- Medium frequency trading – this is a classic day trader strategy, where the data collected and analyzed happens over the course of minutes and hours. While it allows models to be affected by minor rises and falls, it allows statistical modelling of the fluctuations of the stock market day, where there are high and low frequency periods of trading. The more common models look for stocks that have significant price moves meaning that investors require less capital per trade to turn a profit.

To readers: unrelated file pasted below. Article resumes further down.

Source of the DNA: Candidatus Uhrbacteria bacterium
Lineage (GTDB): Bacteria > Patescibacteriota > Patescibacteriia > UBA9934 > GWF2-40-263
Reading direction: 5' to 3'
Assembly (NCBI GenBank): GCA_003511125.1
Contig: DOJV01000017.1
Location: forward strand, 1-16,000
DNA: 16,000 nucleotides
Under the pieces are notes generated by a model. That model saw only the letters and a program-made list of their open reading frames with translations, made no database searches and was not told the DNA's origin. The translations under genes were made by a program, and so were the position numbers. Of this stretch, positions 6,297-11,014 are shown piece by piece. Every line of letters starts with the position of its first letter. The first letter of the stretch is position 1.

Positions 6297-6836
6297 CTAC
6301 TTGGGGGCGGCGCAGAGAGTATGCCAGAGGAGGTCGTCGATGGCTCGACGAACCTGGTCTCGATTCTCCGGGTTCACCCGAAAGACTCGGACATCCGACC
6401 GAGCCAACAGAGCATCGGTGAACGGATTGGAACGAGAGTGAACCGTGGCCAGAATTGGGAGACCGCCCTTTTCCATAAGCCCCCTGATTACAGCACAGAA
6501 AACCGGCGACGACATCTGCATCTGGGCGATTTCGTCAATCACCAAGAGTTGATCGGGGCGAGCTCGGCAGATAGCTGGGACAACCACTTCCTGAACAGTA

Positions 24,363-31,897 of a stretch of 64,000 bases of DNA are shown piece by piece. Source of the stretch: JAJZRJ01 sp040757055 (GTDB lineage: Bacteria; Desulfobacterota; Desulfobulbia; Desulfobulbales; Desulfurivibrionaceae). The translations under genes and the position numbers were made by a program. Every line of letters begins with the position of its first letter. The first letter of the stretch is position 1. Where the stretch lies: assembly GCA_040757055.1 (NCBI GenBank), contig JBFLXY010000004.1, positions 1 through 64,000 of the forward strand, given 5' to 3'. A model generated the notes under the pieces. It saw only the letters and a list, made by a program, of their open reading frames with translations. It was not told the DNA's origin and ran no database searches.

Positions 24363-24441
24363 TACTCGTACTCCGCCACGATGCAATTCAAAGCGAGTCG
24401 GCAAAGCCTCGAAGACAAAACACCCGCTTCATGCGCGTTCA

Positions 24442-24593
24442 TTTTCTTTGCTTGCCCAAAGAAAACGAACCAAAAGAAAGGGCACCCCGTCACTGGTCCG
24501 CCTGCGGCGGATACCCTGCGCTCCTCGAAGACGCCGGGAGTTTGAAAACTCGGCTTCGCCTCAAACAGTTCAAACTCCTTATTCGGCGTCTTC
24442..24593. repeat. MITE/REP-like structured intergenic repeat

- High frequency trading – when most people here about quantitative trading, they will think about recent scandals involving high frequency trading; the practice of buying and selling shares in a speed that is not achievable by the human mind or by most computer connections. This day trading strategy is best left to the professionals who have direct market access, the fastest computing powers and the most complex algorithms that take advantage of even the smallest price fluctuations. The goal here is to turn a tiny profit over a high volume of trades which will slowly accumulate over the course of a day.
Pros and Cons of Quantitative Trading